St. Ferdinand in Florissant. (One Year) St. Sebastian in Dellwood. (Five Years)

St. John Gildehaus in Villa Ridge. (Eight Years) Immaculate Conception in Union. (One Year)

St. Joseph Neier in the Union area. (Eighteen Years) St. Francis Borgia in Washington. (Three Years)

Holy Redeemer in Webster Groves. (Four Years…and counting)

It has been quite a journey. Each parish, a joy. Each year, a good one. And so many memories.

So many good priests I have served with, many of whom have passed to the other side of life.

Teaching an eighth grade class my first year. (And subse- quently seeing them grow up into amazing individuals.) Baptizing infants and then years later, baptizing their chil- dren.

Presiding at weddings and then years later, presiding at their children’s weddings.

Faculty basketball games and bicycle bar tours with the facul- ty of Aquinas-Mercy. (Was I really that young?)

Directing theatre productions at A-M and Borgia. (Sound of Music, See How They Run, Annie, Godspell, Anything Goes, Pippin, Barnum, Mame, The Fantasticks, Into the Woods, Guys and Dolls – to name a few)

Acting in theatre productions at the local community college, East Central. (Of Mice and Men, the Scottish Play, The Pirates of Penzance, 1776, Man of La Mancha, Noises Off)

Great times with the faculty of Borgia. (River Otter Hockey Games, Vegas Trips, countless Friday afternoon ‘faculty meet- ings’ at local Washington establishments)

Building two new buildings one at Neier and one at Borgia. (Talk about getting shoved out of your comfort zone!)

Fun and hilarious times in the classroom. (Occasionally, my students actually learned something.)

And throughout the entire time, the constant and consistent support of my family and friends. 

There were some difficult times, to be sure. The loss of my mom in 1986, my dad in 1994, my little sister in 1999 and my big brother in 2013. There were funerals that only the grace of God guided me through. A triple funeral in 2003 of three young men killed in a car accident, held at Union High School to accommodate the crowd comes to mind, as does the funeral of a student I had known her entire life, may have been the only time I felt like I couldn’t get up and speak about her. I was too broken. (I made it through.)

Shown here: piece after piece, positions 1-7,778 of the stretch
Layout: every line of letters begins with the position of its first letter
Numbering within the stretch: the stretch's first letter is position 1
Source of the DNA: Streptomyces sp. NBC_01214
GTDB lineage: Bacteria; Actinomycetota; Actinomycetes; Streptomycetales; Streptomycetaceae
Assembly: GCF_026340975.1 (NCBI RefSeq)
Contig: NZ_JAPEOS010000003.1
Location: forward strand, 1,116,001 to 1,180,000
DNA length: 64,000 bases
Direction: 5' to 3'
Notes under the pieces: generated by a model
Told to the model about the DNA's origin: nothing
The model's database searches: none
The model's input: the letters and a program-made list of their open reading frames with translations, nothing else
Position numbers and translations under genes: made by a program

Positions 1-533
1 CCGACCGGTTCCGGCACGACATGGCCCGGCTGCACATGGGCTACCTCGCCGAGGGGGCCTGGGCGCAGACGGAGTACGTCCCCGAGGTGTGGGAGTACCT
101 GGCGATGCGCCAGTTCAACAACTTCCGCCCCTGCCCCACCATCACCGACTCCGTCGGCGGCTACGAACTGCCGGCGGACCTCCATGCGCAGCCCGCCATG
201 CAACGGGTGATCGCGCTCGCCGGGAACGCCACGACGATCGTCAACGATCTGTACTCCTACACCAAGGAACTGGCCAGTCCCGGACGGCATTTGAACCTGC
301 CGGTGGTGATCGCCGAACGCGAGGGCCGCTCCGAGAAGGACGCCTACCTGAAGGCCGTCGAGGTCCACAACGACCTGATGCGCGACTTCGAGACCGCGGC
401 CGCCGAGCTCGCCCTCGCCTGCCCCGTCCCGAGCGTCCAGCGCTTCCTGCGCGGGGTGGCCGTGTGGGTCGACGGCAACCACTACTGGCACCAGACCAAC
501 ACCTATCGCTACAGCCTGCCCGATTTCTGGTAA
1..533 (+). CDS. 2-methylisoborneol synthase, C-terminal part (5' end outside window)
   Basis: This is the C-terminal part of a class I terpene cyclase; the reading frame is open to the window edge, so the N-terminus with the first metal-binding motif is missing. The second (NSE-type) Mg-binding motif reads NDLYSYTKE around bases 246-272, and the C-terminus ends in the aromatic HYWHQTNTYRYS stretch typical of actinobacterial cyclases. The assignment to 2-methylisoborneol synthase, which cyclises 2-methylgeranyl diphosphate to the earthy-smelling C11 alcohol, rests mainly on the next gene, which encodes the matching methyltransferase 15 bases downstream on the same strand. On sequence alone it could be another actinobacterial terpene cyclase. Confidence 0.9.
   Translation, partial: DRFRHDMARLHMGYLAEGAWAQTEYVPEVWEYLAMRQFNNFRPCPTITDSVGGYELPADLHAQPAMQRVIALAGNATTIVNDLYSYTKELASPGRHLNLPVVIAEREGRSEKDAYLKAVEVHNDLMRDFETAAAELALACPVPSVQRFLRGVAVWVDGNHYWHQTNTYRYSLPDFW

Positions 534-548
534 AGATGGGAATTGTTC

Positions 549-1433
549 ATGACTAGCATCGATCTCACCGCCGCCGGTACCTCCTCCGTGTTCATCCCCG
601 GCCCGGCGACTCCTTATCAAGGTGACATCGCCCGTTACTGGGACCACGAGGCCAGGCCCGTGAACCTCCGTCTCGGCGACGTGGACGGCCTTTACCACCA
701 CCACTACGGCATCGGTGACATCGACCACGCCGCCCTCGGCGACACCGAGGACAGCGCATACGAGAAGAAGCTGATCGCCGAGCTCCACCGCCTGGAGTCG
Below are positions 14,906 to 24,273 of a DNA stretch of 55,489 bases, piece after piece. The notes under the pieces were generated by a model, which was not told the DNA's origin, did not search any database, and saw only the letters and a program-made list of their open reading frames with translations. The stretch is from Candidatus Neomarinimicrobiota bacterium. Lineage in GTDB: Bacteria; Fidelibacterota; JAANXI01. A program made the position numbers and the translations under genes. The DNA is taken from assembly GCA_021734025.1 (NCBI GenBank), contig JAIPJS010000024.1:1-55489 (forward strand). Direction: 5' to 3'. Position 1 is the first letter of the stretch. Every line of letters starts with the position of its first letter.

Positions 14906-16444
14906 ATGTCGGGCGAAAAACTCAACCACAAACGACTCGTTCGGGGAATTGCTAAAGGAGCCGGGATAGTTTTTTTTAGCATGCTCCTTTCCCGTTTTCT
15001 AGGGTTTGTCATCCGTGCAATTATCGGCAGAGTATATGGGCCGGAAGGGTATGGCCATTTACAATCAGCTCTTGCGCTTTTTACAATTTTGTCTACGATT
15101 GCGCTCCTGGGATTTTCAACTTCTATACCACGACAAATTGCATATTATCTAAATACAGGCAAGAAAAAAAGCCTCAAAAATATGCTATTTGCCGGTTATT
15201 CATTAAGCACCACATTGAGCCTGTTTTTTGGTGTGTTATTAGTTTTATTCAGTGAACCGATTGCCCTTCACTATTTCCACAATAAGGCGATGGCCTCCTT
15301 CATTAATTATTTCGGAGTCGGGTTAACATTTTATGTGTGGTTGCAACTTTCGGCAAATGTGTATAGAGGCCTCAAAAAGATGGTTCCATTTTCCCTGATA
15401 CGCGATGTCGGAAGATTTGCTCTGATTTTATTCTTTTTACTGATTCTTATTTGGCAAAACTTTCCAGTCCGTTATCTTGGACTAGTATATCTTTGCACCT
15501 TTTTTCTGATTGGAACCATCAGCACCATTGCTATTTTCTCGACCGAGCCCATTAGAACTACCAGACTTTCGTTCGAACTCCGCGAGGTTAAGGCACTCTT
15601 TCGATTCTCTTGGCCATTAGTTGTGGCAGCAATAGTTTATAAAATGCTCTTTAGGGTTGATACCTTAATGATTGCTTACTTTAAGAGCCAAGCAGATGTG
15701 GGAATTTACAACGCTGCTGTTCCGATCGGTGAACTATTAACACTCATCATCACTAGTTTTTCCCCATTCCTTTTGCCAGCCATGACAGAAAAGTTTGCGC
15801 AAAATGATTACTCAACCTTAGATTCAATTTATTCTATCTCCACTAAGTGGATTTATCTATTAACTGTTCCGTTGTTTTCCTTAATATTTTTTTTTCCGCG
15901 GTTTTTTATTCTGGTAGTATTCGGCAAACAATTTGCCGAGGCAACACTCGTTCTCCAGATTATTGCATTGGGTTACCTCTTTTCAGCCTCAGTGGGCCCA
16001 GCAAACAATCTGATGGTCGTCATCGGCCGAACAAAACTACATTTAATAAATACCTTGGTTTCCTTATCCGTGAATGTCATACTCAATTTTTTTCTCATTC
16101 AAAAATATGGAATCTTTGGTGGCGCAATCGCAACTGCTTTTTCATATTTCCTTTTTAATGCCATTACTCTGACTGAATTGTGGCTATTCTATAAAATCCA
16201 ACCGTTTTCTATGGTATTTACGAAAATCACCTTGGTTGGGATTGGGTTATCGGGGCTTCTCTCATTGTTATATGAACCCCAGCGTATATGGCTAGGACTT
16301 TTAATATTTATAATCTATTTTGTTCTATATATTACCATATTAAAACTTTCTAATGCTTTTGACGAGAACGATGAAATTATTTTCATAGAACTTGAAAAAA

And then there was the funeral of Dakota.

Dakota was a two year old who was murdered by his mother’s boyfriend. (Yep, you read that correctly.). I knew Dakota’s great-grandparents and they asked me to do a service at the funeral home. I called the funeral director to get the lay of the land. “Would his father be there?” I asked. “Oh, no,” the direc- tor told me, “he is not around.” OK, I thought, that would be one less aspect of this mess with which I would not have to deal. I couldn’t fathom the bitterness, the acrimony, the anger

and hatred if the father of the slain child was in the same room as the mother whose “friend” had taken the life of his little one. That afternoon I boldly strode into the funeral home only to hear the sound of blood-curdling masculine wailing at the child’s casket. Wha? Dad had shown up. The calculus of grief   I had to deal with that day just became exponentially more complicated. I learned two great lessons that afternoon.

Sometimes, you have to just dive into the uncomfortable and awkward, you have no choice. And when you are faced with this impossibly unsettling situation, only the grace of God gets you through. It was one of those moments (and I’ve had many) when I knew definitely that I had made the right decision to follow the call to the priesthood.

That is the cool thing about life, even the moments that make us flinch and cringe can be life-giving and enriching. But only if we allow it.

The biggest downside has been the horrible crimes committed by my brother priests. I could have done without the clergy scandal over the past forty years, but even in that ordeal I have experienced deep grace. After it all hit a couple of years back, one of my former students wrote me a beautiful letter expressing her support. Her kind words were an antidote, an anti venom, for the hatred and disgust that many people have for priests, no matter their guilt or lack thereof. And whenever it comes up in the news again, I know there are so many people surrounding me, past and present, whose backing and love I can count on. After one particularly difficult experience, I went to the home of one of my parishioners to anoint her son Ronnie, who was physically and mentally handicapped from a vi- cious childhood disease. That day I was feeling particularly sorry for myself. Needless to say, after encountering Ronnie and his remarkable spirit, I was fine (better than fine) and I re- solved NEVER TO FEEL SORRY FOR MYSELF AGAIN. Ronnie died in December of 2003, but I will always carry in my soul the extraordinary and eternal gift he gave me that day.

It has been a great forty years. Only God knows how much longer He will allow me to serve his holy people. But even if it were to end next week, it has been quite a ride.

One last thing. I want to thank the faculty here at Holy and all the students of our school who were so gracious to me last week at an all-school Mass. I was humbled by your generosity and affection. Thanks. Thanks also to all the parishioners here at Holy that have made these last four, somewhat unconventional years, fun and fulfilling.

Fr. Kevin

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